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Not long after billions of dollars in tax loopholes for U.S. forest producers lapsed in December of 2009, competing Canadian mills have yet another U.S. subsidy to contend with.
Thunder Bay Rainy River MP and Forestry Critic John Rafferty is calling on the Canadian government to pressure the Obama administration to negotiate the end of the U.S. Biomass Crop Assistance Program (BCAP), which is estimated to provide subsidies of $3-10 billion to U.S. mills, or match those subsidies to Canadian mills
It was estimated that a now lapsed alternative fuel tax credit, involving the pulp byproduct black liquor, saved the U.S. forest industry up to $6 billion in 2009. In Canada, the federal government responded with a nationwide Green Energy Transformation Program aimed at making mills more energy efficient and self-sufficient.
“When they did act on black liquor, it was too little too late,” said Rafferty. “We’re giving the government a heads-up on this newest subsidy, which is as big as black liquor. This is cash to U.S. forest companies, it’s not even a tax credit where you have to make a profit to get a break on your taxes. It’s going to put us at a disadvantage. We either have to close them, or match them.”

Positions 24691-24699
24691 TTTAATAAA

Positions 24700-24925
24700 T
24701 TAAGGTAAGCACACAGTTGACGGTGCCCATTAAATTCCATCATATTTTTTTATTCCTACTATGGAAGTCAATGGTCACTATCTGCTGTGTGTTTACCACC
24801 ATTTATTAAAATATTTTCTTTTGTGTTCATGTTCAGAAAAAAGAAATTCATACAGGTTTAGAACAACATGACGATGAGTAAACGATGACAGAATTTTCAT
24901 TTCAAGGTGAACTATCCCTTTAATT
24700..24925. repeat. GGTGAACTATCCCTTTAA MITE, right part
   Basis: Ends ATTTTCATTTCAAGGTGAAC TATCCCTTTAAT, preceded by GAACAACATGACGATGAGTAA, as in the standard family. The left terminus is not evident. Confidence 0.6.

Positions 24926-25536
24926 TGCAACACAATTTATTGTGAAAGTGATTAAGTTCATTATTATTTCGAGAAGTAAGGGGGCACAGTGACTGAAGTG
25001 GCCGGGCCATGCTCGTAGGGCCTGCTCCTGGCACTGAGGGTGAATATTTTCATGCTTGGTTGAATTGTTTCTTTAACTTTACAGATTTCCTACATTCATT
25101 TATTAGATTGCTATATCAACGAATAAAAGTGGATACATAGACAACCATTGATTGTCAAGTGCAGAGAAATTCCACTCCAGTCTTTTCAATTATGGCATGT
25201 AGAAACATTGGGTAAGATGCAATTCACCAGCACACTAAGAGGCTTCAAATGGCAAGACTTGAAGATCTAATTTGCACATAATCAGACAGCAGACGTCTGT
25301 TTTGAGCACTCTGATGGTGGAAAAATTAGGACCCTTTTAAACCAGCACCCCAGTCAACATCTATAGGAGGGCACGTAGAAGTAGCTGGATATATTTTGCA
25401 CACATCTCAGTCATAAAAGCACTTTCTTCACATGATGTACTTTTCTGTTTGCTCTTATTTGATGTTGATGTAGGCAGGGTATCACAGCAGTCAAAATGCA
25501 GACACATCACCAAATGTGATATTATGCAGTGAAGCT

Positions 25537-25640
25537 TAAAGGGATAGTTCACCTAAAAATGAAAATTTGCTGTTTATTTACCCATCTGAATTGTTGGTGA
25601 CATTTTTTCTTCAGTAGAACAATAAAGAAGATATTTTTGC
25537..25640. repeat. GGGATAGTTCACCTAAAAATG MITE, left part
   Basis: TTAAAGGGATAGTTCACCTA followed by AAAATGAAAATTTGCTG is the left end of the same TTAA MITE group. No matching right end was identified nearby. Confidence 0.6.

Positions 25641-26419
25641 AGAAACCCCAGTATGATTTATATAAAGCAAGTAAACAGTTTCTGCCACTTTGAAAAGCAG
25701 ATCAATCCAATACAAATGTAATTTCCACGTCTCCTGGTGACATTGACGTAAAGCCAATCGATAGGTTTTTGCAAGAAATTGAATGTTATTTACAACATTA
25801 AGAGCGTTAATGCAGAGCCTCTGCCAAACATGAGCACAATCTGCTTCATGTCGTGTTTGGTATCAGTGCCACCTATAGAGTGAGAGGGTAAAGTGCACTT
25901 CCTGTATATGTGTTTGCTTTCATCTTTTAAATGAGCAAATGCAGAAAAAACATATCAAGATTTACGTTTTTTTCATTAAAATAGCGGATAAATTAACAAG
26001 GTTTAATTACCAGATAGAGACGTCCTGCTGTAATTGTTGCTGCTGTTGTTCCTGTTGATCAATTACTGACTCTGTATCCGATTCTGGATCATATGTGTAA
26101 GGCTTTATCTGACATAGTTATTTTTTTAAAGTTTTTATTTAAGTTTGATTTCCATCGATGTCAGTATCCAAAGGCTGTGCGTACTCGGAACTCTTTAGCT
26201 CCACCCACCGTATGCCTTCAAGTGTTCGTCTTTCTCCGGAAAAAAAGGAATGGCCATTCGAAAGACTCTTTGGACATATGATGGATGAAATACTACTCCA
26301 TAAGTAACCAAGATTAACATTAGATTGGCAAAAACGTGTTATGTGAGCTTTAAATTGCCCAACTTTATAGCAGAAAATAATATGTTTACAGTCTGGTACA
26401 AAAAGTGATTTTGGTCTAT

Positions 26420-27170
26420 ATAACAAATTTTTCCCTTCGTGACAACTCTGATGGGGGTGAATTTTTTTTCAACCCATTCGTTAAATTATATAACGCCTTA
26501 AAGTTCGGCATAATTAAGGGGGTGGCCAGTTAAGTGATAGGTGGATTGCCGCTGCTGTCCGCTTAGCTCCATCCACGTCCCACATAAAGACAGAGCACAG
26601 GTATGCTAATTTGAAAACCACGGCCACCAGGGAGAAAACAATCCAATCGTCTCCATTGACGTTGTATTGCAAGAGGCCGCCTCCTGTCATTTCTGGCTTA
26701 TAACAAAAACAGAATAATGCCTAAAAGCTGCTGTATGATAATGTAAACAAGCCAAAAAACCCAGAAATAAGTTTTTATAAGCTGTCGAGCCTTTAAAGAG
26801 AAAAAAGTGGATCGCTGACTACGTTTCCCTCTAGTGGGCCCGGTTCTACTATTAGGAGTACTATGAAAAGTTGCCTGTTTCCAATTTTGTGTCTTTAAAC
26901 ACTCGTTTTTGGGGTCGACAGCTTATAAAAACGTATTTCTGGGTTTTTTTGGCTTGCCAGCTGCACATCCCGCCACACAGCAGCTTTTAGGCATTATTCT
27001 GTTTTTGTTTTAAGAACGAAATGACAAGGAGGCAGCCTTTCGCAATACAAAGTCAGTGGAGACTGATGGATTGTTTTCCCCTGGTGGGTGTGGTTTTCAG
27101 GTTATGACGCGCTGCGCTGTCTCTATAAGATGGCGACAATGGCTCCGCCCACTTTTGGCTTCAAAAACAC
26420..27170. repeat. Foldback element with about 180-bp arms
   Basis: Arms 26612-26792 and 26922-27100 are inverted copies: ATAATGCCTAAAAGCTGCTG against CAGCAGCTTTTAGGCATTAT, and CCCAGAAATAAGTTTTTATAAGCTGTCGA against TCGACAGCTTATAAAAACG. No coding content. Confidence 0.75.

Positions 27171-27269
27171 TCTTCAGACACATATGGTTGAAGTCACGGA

Locally, the previous U.S. black liquor subsidies have not had any direct affect on Domtar’s Dryden pulp mill operations. In fact the company reported that its many U.S.-based mills had reaped a $137 million windfall in tax credits by September of 2009.
Kenora MP Greg Rickford says that the government is aware of the threat to the Canadian forest sector posed by the U.S. programs. He says recent efforts to move mills closer to becoming energy self-sufficient is a step towards a longer term solution to the problems plaguing the industry.
“It was embraced by industry and in fact it was embraced by the member from Thunder Bay/Rainy River in front of the minister,” said Rickford. “Unfortunately, once she left the room, he proceeded to criticize it for reasons we don’t understand.”
In terms of the BCAP program, Rickford says Canada’s concerns have been formally raised with U.S. trade representatives and various departments.
“We’ve also had some discussions with provincial counterparts and we’re assessing our options around international implications with the European Union, Chile, Brazil and Australia,” said Rickford. “I think we need a bit of time to structure a Canadian-made policy in accordance to that.”
– Chris Marchand